As we near the six-month milestone in the new world of the digital customer experience, one often overlooked segment is now more relevant than ever—visual commerce.
But what is visual commerce? 3-D images? Video sales calls? Visual commerce is much more than just these tactics, which proactive marketing departments are getting to know as they adjust to the new normal.
“The transition that people expected to take four years has occurred in four months,” said Chris Beaudin, director of marketing for Atlatl Software, a visual commerce platform. “It is a drastic mental shift that is now a necessity. A lot of big companies were dragging their feet, making the back end a priority, now they have to play catch-up.”
Founded as a CPQ software vendor for the manufacturing industry in 2013, Atlatl quickly morphed into a visual commerce platform after identifying the void in the marketplace.
According to Atlatl:
- 93% of human communication is visual;
- Humans process visuals 60,000 times faster than other forms of communication; and
- Humans remember 80% of what we see.
“Augmented reality and virtual reality have been around for a long time but always felt futuristic with no practical use for most companies,” said Beaudin. “These companies let other marketing tactics take priority, but when COVID hit they had to admit that they would have been in a much better place if they had made visual commerce a higher priority.”
Defining visual commerce
So what is visual commerce?
It can be as sophisticated as using a visual digital platform to sell a car, where you can experiment with different colors, interiors, seating material and even digitally place the car in your driveway to see if it clashes with the color of your house. Or visual commerce can be much simpler and less expensive like identifying the right size, material and length of that elusive black cocktail dress for your Saturday night dinner party.
Whether you are selling cars or cocktail dresses, there are three fundamental steps of visualization in the commerce process:
- Product visualization—seeing the product;
- Visual configuration—changing options, and;
- Augmented reality—looking at the product in your driveway, living room or with a matching pair of shoes
“These are all subtle emotional ways to connect with your buyer to influence the purchase, which is your goal as a marketer,” said Beaudin. “They own it digitally so naturally they want to own it physically.”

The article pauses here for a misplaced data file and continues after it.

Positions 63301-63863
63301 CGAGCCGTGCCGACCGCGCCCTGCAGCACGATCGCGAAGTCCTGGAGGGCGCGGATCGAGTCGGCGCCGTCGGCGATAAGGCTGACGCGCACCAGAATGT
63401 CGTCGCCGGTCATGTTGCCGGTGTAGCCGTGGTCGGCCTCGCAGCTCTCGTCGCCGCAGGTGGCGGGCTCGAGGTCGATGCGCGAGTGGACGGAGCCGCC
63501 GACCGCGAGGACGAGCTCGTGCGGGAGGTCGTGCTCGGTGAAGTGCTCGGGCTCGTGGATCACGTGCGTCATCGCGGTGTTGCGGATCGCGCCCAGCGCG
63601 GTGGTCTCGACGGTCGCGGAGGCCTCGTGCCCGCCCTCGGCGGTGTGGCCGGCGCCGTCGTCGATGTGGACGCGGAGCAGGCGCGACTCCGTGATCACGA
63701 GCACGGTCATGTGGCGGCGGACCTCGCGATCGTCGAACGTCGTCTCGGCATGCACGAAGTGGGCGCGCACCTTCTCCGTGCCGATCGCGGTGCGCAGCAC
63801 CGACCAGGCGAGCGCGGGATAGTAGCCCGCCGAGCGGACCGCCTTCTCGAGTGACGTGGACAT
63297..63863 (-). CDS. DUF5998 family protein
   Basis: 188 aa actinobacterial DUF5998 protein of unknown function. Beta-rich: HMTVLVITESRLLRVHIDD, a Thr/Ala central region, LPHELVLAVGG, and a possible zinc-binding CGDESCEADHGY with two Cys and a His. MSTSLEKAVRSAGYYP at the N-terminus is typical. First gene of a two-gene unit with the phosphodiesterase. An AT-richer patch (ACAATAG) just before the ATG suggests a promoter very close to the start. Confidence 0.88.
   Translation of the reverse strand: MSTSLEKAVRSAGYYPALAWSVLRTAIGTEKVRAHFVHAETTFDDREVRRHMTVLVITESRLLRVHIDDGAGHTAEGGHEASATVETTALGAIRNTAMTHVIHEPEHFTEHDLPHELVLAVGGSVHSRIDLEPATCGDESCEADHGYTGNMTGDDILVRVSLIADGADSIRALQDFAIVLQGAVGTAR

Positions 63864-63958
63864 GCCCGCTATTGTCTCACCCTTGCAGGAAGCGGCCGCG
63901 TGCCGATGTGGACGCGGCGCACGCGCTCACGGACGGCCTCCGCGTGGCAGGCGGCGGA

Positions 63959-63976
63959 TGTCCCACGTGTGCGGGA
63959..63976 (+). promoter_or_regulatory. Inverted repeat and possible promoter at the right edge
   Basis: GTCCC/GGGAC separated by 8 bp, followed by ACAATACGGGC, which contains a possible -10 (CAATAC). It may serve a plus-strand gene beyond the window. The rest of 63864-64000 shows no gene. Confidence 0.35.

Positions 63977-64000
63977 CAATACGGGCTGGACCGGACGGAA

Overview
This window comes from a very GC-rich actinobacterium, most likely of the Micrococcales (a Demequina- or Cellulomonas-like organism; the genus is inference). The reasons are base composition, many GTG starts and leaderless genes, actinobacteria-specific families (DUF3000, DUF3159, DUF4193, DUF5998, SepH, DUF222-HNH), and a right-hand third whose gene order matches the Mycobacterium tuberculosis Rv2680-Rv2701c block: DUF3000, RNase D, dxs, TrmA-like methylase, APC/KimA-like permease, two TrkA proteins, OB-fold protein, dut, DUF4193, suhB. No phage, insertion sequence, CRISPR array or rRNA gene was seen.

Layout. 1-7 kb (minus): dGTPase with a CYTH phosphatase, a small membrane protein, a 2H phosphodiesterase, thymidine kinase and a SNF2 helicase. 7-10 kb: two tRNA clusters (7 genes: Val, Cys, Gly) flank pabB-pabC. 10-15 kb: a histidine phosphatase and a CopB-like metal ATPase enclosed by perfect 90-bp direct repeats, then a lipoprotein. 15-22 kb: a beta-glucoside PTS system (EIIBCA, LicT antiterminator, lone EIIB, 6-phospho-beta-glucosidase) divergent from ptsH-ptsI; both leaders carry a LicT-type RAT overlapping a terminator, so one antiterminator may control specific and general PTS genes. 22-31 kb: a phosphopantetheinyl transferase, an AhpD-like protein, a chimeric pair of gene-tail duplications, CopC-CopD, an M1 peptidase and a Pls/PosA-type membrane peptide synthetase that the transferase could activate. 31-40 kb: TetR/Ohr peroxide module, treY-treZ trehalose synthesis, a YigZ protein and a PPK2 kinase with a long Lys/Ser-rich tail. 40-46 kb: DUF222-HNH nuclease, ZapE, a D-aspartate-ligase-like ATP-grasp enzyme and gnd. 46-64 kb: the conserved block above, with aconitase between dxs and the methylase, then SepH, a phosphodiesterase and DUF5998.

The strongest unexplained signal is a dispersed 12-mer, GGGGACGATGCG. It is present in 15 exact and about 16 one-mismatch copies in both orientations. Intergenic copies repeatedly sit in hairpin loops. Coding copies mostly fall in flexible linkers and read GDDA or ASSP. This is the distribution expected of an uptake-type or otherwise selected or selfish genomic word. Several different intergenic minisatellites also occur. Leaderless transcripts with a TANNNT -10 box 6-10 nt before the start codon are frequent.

The buyer experience in visual commerce has transitioned from three-dimensional images and generic aerial photos to a tech-savvy general public that is often more concerned about what they cannot see than what they can see.
“It really is about reverse buyers’ remorse,” said Beaudin. “You want the buyer to feel in control as they are selecting the item in the sales process, [rather than] being sold the item. It makes a big difference.”
What is ROVI?
We are all familiar with ROI in the business world, but in the world of visual commerce Atlatl and their peers talk in terms of ‘ROVI,’ Return on Visual Investment. Committed visual commerce campaigns have significantly less overhead as integrated visual displays and platforms can replace onsite sales staff and expensive marketing material. Also, the ability to offer a prospective buyer the same visual commerce experience 24 hours a day is extremely important in the current environment.
But just exactly who is doing visual commerce the right way?
“We find that B2B companies have been more proactive in the space and made the transition a lot easier,” said Beaudin. “The construction and manufacturing industries were definitely ahead of the game and now it is paying dividends in ROVI. You also have traditional marketing giants like Apple and Nike province once again why they are innovators in the B2C space by embracing visual commerce and having those campaigns add to their bottom line.”
Beaudin’s estimate on ROVI is a return of about 10 times the initial investment. According to Atlatl, 85% of consumers are willing to pay more for a better experience, which begins as soon as they physically step through the door, or visually lock eyes on that desired item.
“With all of the budget uncertainty every industry is experiencing, now is the time to fully commit to visual commerce,” said Beaudin. “Visual commerce is all about speed, accuracy and experience. It is more of a challenge to bring together initially, but in the long-term it enhances the customer experience and expands your customer base.”
This story first appeared on MarTech Today.